Another week. Another racial costume party. Students at Santa Clara University decided to have a “South of the Border Party.” Here is a quote:
Photographs taken at the private, off-campus party and splashed on Internet sites reveal a crude and narrow portrayal of Latino life. One student hammed it up before the camera with a stuffed balloon on her belly, under her blouse. Another posed for a close-up shot of her puckered mouth, thickly lipsticked and lined in black. One student wore a janitorial costume complete with the long, rubber gloves commonly used to clean bathrooms.
Once again the photos were posted on facebook.
This is not the first Latino themed party to draw scrutiny. Last year a Tri-Delta sorority and Zeta Beta Tau fraternity at University of Illinois hosted a “Tacos & Tequila” party, which lead to protests on campus and subsequent sanctions from the campus fraternity and sorority boards. The University of Illinois is also home to the facebook group “Students Against Racially Themed Parties.”
Both of these cases also reveal the patterns of racially themed parties. In the Santa Clara case there was another party labeled “Fresh Off The Boat,” and at Illinois there was party called “Big Booty Hoes & Ghetto Bros.”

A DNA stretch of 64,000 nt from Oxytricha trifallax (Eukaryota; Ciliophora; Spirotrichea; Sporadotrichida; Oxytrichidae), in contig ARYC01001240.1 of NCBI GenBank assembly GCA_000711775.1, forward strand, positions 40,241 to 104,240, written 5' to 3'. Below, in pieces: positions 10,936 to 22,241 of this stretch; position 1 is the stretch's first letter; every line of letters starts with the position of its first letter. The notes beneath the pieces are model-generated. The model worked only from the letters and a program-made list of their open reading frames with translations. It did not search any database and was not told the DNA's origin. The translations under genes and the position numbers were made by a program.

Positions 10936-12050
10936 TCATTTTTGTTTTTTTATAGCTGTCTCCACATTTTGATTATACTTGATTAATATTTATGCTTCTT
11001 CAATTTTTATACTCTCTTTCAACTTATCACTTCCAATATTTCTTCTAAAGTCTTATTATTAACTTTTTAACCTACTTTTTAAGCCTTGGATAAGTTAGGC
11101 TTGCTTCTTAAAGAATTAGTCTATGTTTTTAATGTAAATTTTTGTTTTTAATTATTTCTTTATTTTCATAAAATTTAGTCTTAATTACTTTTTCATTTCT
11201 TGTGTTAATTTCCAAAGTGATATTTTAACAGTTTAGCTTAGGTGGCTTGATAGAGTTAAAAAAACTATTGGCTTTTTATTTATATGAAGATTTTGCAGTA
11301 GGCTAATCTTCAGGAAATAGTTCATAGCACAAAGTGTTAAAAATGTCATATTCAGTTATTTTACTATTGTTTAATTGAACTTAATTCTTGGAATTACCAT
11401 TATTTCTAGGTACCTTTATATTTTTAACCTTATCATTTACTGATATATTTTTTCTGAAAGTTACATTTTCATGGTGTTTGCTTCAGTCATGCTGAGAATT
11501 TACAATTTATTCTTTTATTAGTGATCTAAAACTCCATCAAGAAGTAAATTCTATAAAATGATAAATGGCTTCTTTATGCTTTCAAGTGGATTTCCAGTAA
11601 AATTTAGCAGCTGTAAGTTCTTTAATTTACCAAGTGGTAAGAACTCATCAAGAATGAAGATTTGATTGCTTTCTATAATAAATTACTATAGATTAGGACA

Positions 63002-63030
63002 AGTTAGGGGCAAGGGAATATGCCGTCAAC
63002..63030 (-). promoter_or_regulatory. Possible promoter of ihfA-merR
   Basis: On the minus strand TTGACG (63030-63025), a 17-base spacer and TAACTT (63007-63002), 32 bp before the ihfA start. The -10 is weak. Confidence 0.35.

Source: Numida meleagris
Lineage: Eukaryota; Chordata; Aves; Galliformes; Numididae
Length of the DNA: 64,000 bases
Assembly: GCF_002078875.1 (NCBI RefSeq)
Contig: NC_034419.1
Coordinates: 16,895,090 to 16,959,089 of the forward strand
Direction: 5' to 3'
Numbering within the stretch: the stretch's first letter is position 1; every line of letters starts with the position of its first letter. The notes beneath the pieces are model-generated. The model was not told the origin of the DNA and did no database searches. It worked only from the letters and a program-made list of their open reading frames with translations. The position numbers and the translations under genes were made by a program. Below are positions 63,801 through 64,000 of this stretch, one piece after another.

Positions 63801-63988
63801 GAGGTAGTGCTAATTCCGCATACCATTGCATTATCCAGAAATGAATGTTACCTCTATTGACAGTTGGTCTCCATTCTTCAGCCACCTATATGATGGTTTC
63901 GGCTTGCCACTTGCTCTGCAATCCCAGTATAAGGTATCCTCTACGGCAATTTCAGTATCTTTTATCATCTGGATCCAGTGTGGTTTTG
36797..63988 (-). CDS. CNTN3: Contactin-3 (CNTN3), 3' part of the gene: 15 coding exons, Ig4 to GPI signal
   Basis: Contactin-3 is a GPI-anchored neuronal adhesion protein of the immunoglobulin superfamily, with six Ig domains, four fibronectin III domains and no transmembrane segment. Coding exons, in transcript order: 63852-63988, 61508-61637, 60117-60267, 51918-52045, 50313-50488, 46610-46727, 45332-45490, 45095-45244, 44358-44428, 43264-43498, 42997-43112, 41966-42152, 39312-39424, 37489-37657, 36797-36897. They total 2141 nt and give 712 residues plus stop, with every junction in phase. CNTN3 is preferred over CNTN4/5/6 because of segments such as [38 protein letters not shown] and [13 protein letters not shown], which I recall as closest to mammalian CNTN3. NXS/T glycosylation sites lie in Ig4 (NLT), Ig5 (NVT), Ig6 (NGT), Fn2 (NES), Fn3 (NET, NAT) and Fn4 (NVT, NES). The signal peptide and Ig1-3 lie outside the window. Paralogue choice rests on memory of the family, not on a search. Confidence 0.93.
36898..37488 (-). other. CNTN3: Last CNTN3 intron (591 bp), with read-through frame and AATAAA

The student newspaper at Santa Clara has been covering the story, and they have a few of the pictures from the party. The editors blurred the faces out of the pictures, with an “interesting” justification at the bottom of the article. In their defense the student paper gave an excellent editorial on racially themed parties. Here is a quote:
These theme parties are nothing new, and many Santa Clara students have attended them, dressed up or not. The people depicted in the pictures of this specific party were just the ones that got caught. Whether it be a “South of the Border,” “Ghetto” or “Fresh off the Boat” party, feeding into ethnic stereotypes at parties has become a pastime of predominately white, upper-class students at colleges nationwide.
What is it about our backgrounds and education that has made us think that racism is a form of entertainment?
It may be the way our generation has been raised on satire. From “The Simpsons” to “Family Guy” and “Chapelle’s Show,” manipulating ethnic stereotypes for humor is nothing new to us.
But the true issue at hand is that many white students are ignorant of race issues that minorities face on a daily basis, in some cases because of a lack of contact with people from minority ethnic groups or disadvantaged economic backgrounds.
And in that respect, Santa Clara is failing in its mission.
Would the women at the party have chosen to dress the way that they did if they had done an Arrupe placement in a community where immigrants work long hours at custodial jobs just to pay the bills? Maybe not.
The paper makes a good point. Racism and poverty make great fun for those who are not the victims of it, and it is important that universities take a lead role in educating students about this. Unfortunately, many students are not getting an appropriate education on racism and its destructive effects from their primary school, their secondary schools, or their families.
Thanks to Bean for the heads up on this!!